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This book investigates literary representations and self-representations of people with cosmopolitan identities arising from mobile global childhoods which transcend categories of migrancy and diaspora. Part I focuses on the ways in which cosmopolitan characters are represented in selected novels, from the debauched Anthony Blanche in Evelyn Waugh’s classic Brideshead Revisited, to the victimized Ila in Amitav Ghosh’s The Shadow Lines, to John le Carré’s undefinable spies. Part II focuses on self-representations of people with a cosmopolitan upbringing, in the form of autobiographical narratives by well-known authors such as Barack Obama and Edward Said, along with lesser-known writers, all of whom “write back” to the ways in which they have at times been stereotyped and othered in literary fiction and public discourse.
Premodern Chinese Texts in Western Translation
Volume Editors: and
This collected volume focuses on the history of Western translation of premodern Chinese texts from the seventeenth to the twentieth century. Divided into three parts, nine chapters feature close readings of translated texts, micro-studies of how three translations came into being, and broad-based surveys that inquire into the causes of historical change. Among the specific questions addressed are: What stylistic, generic, and discursive permutations were undergone by Chinese texts as they crossed linguistic borders? Who were the main agents in this centuries-long effort to transmit Chinese culture to the West? How did readership considerations affect the form that particular translations take? More generally, the contributors are concerned with the relevance of current research paradigms, like those of World Literature, transcultural reception, and the rewriting of translation history.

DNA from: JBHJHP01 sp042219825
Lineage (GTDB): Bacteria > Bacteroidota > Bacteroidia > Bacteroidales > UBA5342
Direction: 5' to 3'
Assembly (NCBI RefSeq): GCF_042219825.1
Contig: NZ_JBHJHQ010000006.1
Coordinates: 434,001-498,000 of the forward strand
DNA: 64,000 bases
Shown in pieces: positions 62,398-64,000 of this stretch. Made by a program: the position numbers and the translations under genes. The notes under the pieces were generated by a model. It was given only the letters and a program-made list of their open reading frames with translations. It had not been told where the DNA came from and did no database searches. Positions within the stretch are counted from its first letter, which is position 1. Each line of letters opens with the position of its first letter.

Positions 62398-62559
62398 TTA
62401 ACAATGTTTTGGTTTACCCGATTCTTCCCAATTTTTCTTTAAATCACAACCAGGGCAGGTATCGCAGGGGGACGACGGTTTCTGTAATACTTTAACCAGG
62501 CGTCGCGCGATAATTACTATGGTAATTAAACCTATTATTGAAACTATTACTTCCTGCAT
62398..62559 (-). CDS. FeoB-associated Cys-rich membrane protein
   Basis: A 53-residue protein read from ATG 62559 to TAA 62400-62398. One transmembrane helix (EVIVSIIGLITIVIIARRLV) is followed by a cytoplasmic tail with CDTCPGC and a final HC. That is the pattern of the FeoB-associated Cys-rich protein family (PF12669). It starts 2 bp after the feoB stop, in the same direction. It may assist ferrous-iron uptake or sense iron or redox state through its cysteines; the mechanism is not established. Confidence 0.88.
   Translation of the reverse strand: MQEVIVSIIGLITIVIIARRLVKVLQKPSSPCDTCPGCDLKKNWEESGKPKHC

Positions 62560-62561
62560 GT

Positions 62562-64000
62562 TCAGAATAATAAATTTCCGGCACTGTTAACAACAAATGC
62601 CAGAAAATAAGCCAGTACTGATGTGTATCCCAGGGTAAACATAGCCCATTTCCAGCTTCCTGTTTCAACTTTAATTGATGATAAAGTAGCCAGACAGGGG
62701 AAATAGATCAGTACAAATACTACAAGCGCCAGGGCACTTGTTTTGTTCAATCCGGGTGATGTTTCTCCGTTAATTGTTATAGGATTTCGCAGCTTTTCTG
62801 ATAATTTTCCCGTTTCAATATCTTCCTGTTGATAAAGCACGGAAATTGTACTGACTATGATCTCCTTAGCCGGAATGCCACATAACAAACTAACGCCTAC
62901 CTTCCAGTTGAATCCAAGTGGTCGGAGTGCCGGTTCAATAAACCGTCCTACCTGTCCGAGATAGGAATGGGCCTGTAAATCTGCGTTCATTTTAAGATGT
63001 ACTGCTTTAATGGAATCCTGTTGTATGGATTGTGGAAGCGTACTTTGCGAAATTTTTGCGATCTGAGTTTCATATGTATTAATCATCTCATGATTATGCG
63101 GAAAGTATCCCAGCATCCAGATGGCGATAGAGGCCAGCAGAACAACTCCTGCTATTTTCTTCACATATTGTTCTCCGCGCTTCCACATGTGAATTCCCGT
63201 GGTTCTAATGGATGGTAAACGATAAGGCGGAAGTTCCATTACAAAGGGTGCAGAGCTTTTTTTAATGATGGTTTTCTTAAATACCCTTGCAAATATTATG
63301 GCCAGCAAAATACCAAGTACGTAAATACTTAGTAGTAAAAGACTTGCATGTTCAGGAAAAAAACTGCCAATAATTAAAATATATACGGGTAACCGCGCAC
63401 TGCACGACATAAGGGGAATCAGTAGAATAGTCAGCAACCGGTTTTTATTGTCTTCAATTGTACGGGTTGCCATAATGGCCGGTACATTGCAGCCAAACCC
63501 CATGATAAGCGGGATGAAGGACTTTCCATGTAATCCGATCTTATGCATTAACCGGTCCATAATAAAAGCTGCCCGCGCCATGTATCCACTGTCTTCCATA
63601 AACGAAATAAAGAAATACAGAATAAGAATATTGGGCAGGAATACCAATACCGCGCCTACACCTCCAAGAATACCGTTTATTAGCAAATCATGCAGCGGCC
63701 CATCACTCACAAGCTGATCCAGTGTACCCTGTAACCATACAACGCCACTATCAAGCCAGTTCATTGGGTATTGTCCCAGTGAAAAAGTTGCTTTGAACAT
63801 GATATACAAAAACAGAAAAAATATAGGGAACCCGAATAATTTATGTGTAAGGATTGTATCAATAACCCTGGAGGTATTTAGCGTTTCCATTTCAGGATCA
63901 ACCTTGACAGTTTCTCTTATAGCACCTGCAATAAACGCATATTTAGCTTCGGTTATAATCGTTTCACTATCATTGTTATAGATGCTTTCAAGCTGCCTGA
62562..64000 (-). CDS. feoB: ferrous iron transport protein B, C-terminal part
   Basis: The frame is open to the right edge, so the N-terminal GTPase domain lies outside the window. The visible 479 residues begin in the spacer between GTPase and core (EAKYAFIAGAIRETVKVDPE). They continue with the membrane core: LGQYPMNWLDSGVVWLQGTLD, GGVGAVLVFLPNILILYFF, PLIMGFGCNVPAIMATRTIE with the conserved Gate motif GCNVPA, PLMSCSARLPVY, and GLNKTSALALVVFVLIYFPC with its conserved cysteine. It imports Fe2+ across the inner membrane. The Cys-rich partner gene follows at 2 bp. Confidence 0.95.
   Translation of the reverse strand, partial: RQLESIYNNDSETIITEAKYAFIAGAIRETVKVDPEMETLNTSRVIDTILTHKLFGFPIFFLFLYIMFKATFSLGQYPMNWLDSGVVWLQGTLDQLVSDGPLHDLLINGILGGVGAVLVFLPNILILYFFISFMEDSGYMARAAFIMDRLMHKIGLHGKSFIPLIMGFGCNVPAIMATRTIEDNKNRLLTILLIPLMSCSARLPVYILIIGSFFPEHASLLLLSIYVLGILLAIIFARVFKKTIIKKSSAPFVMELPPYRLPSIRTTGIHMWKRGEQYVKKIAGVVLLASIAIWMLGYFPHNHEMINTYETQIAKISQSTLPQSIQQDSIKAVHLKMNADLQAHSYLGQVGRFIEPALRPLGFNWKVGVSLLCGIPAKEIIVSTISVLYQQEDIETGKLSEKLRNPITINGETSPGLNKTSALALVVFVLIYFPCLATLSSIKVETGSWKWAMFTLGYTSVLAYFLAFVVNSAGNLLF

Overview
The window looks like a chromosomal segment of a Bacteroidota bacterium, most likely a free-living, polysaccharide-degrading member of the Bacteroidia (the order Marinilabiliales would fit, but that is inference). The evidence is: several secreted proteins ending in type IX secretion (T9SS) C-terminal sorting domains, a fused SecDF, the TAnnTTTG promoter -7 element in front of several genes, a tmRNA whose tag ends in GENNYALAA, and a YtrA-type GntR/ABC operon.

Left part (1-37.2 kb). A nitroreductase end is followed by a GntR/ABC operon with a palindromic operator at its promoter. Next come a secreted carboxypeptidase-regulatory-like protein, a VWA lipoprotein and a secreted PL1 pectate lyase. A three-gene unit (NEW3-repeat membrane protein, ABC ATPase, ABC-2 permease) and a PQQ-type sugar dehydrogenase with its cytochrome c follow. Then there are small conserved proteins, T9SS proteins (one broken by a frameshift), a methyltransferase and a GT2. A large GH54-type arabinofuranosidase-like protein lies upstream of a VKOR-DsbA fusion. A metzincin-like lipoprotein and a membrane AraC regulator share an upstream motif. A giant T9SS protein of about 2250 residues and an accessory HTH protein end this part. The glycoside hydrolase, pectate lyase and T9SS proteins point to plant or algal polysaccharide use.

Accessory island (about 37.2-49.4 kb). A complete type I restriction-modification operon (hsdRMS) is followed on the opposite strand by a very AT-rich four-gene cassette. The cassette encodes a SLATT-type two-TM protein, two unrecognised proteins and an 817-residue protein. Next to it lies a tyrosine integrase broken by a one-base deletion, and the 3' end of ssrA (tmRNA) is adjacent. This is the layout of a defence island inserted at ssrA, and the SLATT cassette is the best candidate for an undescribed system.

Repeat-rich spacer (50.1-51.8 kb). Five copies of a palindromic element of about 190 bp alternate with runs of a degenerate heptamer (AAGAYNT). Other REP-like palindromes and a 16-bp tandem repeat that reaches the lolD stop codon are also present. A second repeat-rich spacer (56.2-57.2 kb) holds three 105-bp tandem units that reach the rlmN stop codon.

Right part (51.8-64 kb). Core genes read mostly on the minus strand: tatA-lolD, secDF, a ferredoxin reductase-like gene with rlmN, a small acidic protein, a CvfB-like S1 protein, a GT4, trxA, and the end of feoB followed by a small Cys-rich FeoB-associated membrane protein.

Volume Editors: and
Market relations are changing not only the distribution and promotion of literary works but also their content, their language, and their social and political function. This book penetrates the intricacies of literary production, circulation and reception, focusing on some of the most original and representative authors of today such as Roberto Bolaño, Gabriela Cabezón Camara, Yuri Herrera, and Irmgard Emmelhainz, among others. The book also illuminates on the “materialitity” of literature and the strategies of literary marketing: festivals, book fairs, digitalization, and translation. Globalization and regional particularisms meet, then, in the symbolic territories of the literary world, and expose their dynamics and intrinsic negotiations.
Volter Kilpi in Orbit Beyond (Un)translatability
One of the hottest battles emerging out of the theoretical and methodological collisions between Comparative Literature and Translation Studies—especially on the battleground of World Literature—has to do with translatability and untranslatability. Is any translation of a great work of literature not only a lamentable betrayal but an impossibility? Or is translation an imperfect but invaluable tool for the transmission of works and ideas beyond language barriers?
Both views are defensible; indeed both are arguably commonsensical. What Douglas Robinson argues in Translating the Monster, however, is that both are gross oversimplifications of a complex situation that he calls on Jacques Derrida to characterize as “the monster.”
The Finnish novelist Robinson takes as his case study for that monstrous rethinking is Volter Kilpi (1874-1939), regarded by scholars of Finnish literature as Finland’s second world-class writer—the first being Aleksis Kivi (1834-1872). Kilpi’s modernist experiments of the 1930s, especially his so-called Archipelago series, beginning with his masterpiece, In the Alastalo Parlor (1933), were forgotten and neglected for a half century, due to the extreme difficulty of his narrative style: he reinvents the Finnish language, to the extent that many Finns say it is like reading a foreign language (and one contemporary critic called it the “Mesopotamian language … of a half-wit”). That novel has been translated exactly twice, into Swedish and German. Translating the Monster also gives the English-speaking reader an extended taste of the novel in English—en route to a series of reframings of the novel as allegories of translation and world literature.